The behaviour of reactive power marginal prices in an electricity spot market
Degree GrantorUniversity of Canterbury
Degree NameMaster of Engineering
This thesis investigates the behaviour of marginal prices for reactive power in a competitive electricity spot market. In the proposed spot market, non-zero unit costs are assigned to the generation of reactive power as a method of paying for reactive power ancillary services. These costs enable reactive power to be optimally dispatched in the same manner as real power. This is unlike previous research, which has only described the behaviour of reactive power marginal prices in spot markets where the unit generation costs of reactive power equal zero.
The theory of Dispatch Based Pricing, proposed by Ring  is used to calculate and describe the behaviour of reactive power marginal prices for this spot market. Dispatch Based Pricing is an ex post variant of spot pricing, with the rare ability to accept non-zero unit generation costs for reactive power. It was originally derived from an optimal power flow (OPF) formulation. A new classification system for power system nodes in any OPF formulation is defined to enable the behaviour of reactive power marginal prices to be clearly described. Hence, Dispatch Based Pricing is redefined with respect to this classification system. An OPF is developed to validate this redefined Dispatch Based Pricing model and the marginal prices generated thereby. This OPF accepts non-zero unit generation costs for both real and reactive power, and uses them to optimally dispatch real and reactive power generation.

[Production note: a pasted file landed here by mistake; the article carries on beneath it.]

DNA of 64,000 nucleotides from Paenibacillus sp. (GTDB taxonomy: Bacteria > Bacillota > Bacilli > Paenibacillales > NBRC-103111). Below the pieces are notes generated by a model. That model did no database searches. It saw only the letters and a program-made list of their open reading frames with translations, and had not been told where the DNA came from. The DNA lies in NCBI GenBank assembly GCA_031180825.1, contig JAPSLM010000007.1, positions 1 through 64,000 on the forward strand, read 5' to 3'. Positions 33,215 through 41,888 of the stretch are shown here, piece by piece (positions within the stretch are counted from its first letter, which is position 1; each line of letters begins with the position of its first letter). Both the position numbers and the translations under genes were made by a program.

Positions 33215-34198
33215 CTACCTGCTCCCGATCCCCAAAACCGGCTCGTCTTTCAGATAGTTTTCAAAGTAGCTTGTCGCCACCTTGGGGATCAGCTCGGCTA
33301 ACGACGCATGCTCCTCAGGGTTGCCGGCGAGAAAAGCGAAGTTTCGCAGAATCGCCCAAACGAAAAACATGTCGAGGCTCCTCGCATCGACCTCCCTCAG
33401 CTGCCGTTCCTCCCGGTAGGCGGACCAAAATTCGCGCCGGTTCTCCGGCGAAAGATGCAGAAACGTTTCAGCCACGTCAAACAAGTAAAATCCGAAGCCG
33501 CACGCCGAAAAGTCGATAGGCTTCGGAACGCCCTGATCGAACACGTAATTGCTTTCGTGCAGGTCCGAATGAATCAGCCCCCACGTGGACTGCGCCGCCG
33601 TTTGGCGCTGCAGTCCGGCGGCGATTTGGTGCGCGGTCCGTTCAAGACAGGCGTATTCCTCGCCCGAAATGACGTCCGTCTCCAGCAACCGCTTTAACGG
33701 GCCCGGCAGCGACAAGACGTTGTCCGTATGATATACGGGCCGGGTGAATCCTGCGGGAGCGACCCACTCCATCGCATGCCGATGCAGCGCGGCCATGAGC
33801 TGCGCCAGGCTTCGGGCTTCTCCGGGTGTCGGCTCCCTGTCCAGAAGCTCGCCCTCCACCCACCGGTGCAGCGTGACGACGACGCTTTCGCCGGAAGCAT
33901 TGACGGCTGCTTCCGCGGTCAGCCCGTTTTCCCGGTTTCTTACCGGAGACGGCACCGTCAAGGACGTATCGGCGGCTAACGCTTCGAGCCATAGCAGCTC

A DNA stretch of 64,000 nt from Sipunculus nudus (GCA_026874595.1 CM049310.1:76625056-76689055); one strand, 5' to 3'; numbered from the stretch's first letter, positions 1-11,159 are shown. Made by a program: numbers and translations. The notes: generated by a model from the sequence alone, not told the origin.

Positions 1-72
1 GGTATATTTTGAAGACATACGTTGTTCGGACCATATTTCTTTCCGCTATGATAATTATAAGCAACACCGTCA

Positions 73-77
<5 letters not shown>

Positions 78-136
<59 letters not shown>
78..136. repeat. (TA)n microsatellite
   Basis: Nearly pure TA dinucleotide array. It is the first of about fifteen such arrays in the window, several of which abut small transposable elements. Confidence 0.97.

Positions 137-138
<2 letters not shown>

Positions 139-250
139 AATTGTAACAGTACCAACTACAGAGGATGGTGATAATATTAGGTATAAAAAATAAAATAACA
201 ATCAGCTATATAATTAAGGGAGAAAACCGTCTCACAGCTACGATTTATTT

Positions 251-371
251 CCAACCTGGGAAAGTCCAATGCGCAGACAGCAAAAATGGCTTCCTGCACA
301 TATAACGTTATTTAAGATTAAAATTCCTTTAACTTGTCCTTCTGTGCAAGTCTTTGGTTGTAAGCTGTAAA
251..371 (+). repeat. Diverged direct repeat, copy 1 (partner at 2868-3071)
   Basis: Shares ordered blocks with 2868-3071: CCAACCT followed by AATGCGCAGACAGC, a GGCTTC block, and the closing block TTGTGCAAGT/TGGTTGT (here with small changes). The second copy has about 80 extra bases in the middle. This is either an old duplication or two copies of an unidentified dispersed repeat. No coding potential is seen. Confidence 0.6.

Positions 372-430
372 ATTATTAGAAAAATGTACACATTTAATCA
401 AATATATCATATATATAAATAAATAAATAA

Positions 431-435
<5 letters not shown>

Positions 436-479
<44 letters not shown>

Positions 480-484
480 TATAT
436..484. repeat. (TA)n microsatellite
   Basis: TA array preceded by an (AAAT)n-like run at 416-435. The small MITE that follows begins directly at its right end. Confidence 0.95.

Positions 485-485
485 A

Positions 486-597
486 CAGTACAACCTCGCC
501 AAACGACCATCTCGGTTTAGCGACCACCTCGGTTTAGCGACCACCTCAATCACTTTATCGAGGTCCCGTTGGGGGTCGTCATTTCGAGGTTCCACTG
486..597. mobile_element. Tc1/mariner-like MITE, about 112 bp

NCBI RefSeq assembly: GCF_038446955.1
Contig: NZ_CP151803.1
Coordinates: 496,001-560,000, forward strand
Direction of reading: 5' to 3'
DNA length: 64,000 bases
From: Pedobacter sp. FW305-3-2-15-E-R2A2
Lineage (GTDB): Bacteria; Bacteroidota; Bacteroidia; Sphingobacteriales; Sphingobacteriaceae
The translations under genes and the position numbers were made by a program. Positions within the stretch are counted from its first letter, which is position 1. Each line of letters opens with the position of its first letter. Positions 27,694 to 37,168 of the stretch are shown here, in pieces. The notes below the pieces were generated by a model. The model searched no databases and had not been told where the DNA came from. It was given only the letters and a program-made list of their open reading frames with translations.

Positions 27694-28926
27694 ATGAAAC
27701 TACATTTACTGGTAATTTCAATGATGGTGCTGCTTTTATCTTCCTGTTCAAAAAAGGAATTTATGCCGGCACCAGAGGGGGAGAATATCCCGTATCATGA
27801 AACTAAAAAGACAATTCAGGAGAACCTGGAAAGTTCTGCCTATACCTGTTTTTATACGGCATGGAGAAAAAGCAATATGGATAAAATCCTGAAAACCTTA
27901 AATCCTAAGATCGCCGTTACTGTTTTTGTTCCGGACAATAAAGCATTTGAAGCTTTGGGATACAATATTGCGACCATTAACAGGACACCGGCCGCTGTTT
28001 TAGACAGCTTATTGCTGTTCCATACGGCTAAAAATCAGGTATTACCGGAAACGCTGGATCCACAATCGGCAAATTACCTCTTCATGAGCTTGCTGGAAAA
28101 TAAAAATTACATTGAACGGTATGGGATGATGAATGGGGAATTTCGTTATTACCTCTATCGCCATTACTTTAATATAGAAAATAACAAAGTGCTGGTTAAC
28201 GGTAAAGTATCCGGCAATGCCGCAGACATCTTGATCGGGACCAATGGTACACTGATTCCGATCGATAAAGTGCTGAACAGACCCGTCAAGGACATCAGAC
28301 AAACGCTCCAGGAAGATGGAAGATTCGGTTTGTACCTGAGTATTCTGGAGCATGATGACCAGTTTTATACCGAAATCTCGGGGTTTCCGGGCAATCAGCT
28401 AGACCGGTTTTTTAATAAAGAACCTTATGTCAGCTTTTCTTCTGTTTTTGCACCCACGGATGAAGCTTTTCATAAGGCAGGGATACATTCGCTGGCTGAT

The mechanisms determining the behaviour of reactive power marginal prices are investigated for optimal and sub-optimal dispatches of an unconstrained power system. Price behaviour is also investigated for optimal dispatches of voltage-constrained and reactive-power-generation-constrained power systems. The implications of this reactive power marginal price behaviour are discussed. It is shown that Dispatch Based Pricing can be used to calculate marginal prices when a load-following generator is used to supply reactive power.
The conclusions regarding the behaviour of reactive power marginal prices are used to propose a spot market with non-zero reactive power unit generation costs, for the South Island section of New Zealand's National Grid. The use of Dispatch Based Pricing to calculate reactive power marginal prices for this spot market is detailed. The effects of this spot market on the operation of this South Island power system are then discussed.